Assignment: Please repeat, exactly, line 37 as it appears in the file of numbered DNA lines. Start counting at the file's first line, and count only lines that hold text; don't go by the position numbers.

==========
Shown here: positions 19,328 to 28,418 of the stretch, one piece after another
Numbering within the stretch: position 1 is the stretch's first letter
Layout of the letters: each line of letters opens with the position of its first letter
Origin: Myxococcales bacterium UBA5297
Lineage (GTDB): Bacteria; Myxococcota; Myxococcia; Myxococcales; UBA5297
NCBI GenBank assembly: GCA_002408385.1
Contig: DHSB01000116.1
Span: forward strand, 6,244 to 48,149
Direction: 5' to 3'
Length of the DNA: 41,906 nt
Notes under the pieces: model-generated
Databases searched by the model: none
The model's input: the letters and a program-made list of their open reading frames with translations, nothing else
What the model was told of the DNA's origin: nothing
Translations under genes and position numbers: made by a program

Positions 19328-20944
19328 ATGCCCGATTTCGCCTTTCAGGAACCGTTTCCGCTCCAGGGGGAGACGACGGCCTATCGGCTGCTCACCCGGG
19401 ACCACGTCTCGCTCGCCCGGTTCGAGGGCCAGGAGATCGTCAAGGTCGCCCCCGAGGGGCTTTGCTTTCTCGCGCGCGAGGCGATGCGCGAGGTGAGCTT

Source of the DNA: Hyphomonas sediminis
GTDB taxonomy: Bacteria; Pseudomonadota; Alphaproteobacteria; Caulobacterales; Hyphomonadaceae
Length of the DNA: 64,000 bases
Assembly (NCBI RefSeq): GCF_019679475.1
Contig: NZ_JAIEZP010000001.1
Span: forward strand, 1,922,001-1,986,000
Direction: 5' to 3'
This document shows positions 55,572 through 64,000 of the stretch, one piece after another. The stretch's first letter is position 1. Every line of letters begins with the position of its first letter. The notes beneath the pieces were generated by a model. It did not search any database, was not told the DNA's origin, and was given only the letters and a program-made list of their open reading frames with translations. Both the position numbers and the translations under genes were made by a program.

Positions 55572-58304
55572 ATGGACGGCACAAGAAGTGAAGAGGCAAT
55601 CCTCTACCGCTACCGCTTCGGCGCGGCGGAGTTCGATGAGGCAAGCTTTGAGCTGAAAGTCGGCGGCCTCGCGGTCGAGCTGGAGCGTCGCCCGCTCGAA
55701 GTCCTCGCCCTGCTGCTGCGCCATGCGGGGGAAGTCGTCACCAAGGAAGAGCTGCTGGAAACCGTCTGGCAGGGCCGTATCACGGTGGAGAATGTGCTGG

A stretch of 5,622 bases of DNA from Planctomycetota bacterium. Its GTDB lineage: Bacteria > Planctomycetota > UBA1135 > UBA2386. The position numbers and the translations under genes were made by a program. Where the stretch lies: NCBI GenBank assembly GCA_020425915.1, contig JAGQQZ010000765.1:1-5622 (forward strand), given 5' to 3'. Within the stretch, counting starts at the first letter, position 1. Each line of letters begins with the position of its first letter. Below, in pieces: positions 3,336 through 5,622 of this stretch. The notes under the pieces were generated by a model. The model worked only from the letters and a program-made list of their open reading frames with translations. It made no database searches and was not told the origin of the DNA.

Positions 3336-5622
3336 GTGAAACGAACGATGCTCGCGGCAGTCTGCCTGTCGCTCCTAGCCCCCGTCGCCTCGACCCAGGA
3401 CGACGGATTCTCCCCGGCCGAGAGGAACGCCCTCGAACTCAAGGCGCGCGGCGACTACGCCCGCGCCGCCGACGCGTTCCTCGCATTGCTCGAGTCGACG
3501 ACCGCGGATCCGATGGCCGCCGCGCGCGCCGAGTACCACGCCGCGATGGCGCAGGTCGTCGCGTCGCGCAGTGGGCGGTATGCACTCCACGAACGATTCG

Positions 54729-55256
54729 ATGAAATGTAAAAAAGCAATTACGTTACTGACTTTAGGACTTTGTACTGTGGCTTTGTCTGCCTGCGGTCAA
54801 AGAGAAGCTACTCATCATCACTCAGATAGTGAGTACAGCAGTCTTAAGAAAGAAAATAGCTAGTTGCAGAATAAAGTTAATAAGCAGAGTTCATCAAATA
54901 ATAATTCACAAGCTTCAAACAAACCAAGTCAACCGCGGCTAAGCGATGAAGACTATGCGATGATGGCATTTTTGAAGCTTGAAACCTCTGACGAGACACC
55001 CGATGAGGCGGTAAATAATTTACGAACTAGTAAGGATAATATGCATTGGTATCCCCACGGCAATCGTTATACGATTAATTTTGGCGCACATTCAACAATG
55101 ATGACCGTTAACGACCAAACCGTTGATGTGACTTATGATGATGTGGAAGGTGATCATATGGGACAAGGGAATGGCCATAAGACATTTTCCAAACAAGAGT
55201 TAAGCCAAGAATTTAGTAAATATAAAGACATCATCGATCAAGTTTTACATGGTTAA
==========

54729 ATGAAATGTAAAAAAGCAATTACGTTACTGACTTTAGGACTTTGTACTGTGGCTTTGTCTGCCTGCGGTCAA